Softer crumple zones in the vehicle’s front and rear let them absorb crash energy, rather than transferring it to the passenger car. While there is some debate over whether this puts the ML 320’s occupants more at risk, Utenwoldt contends it is the passenger compartment, not the crumple zones, that must remain intact in accidents.
“The idea is to dissipate as much energy as possible,” he says. “In a very stiff vehicle, you have a foot or two of deformation possible before intrusion into the passenger compartment. With softer crumple zones, you are going to have three or four feet of space. By sacrificing the front structure of the vehicle, you are able to maintain the integrity of the passenger compartment.”
Julie Rochman, IIHS director of communications, agrees. “To do well in the government’s offset crash tests, you need a stiff safety cage, but the front end shouldn’t be stiff,” she says. “A stiff front end often transmits crash energy into the occupant compartment, and so we see a lot of lower leg and foot injuries.”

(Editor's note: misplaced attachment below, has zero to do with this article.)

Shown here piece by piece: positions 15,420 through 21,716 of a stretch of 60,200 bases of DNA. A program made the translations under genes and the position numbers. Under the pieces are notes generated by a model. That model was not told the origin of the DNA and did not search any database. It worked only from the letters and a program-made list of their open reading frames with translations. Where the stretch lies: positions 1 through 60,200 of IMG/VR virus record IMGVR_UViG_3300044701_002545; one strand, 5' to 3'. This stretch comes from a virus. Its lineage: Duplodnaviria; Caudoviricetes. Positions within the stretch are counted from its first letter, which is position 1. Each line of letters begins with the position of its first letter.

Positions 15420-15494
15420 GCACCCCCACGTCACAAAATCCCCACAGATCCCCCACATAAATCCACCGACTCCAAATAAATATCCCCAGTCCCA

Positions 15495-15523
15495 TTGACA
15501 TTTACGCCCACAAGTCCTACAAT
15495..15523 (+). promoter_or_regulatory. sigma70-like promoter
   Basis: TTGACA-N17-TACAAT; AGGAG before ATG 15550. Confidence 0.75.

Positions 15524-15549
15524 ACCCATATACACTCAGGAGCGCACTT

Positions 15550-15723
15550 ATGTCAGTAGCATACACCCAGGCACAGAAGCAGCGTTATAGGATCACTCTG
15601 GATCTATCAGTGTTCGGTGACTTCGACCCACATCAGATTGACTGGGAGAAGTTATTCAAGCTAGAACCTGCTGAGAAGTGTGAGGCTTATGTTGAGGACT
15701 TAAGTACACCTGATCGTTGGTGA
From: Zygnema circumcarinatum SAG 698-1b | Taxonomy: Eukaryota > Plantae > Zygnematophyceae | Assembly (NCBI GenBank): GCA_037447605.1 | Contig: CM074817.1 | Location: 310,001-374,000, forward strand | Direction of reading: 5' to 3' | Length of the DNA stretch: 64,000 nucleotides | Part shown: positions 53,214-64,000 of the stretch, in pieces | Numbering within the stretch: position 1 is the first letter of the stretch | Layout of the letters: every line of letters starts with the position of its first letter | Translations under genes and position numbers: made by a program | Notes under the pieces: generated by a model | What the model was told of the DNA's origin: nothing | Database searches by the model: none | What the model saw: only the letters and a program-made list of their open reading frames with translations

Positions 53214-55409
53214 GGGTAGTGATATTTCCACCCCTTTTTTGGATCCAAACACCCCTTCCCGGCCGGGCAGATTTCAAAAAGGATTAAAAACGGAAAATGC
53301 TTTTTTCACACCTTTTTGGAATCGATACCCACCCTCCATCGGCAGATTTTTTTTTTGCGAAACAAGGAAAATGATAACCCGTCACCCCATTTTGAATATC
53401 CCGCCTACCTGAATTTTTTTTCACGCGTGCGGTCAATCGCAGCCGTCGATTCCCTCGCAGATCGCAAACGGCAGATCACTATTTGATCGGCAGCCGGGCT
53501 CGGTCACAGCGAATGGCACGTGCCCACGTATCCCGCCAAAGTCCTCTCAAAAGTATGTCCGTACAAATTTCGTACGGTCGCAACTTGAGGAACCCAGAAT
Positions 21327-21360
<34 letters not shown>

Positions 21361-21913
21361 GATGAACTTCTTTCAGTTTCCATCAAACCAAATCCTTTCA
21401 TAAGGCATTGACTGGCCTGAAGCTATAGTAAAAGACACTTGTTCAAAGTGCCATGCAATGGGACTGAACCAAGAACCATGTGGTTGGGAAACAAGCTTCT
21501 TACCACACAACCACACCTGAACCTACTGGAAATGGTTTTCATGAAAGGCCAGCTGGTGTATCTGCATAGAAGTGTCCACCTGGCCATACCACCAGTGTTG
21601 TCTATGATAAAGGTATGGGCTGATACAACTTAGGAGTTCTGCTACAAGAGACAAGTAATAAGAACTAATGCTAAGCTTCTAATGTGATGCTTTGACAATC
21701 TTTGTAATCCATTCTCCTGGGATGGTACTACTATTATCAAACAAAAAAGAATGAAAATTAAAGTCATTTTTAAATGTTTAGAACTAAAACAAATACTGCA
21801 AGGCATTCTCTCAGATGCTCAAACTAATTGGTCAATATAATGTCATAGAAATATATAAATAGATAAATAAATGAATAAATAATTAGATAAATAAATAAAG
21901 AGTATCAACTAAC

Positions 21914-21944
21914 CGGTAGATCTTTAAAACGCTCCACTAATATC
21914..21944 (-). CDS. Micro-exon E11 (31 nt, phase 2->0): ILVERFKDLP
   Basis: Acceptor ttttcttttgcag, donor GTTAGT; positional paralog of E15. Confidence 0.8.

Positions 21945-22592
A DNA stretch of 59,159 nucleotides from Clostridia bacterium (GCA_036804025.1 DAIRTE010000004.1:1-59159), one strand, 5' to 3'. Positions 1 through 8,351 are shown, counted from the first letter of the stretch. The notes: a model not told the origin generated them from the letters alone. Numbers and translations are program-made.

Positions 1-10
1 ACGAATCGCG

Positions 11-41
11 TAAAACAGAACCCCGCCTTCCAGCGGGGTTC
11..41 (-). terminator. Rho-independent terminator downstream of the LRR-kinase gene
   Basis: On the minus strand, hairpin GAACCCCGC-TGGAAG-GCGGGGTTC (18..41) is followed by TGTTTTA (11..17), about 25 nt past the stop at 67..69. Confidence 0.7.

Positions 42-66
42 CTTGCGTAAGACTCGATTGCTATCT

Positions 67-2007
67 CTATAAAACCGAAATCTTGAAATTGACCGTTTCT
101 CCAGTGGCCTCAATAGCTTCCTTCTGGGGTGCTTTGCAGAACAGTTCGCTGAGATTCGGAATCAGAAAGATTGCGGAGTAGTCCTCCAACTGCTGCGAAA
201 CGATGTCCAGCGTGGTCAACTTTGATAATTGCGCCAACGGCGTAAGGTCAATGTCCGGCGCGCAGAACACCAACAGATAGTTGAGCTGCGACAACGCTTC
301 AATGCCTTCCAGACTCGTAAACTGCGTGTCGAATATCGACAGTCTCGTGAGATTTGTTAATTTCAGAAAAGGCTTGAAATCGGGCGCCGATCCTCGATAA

The Lexus RX 300 is another sport-ute designed to “wreak less havoc” on passenger cars. Built on a unibody similar to passenger cars, its ground clearance measures only 7.7 in.
As with most innovations, new designs are migrating into the market in the moreexpensive models first but are working their way down to popularly priced sport utes and trucks. The Chevrolet Blazer, for instance, now carries front and rear crumple zones.
Yet some experts say design changes to sport-utes are not the complete solution. A Ford spokesperson emphasizes that frame rails — not bumpers — absorb crash energy, and says there is little difference between the frame rail height of the Mercedes-Benz ML 320 and many other SUVs. Still other experts believe the industry’s attention should also be focused on passenger cars.
“Changes should be made to the construction of passenger vehicles as well as SUVs,” says Love. “After all, there are a lot of light trucks and SUVs on the road today, and they aren’t going to go away.”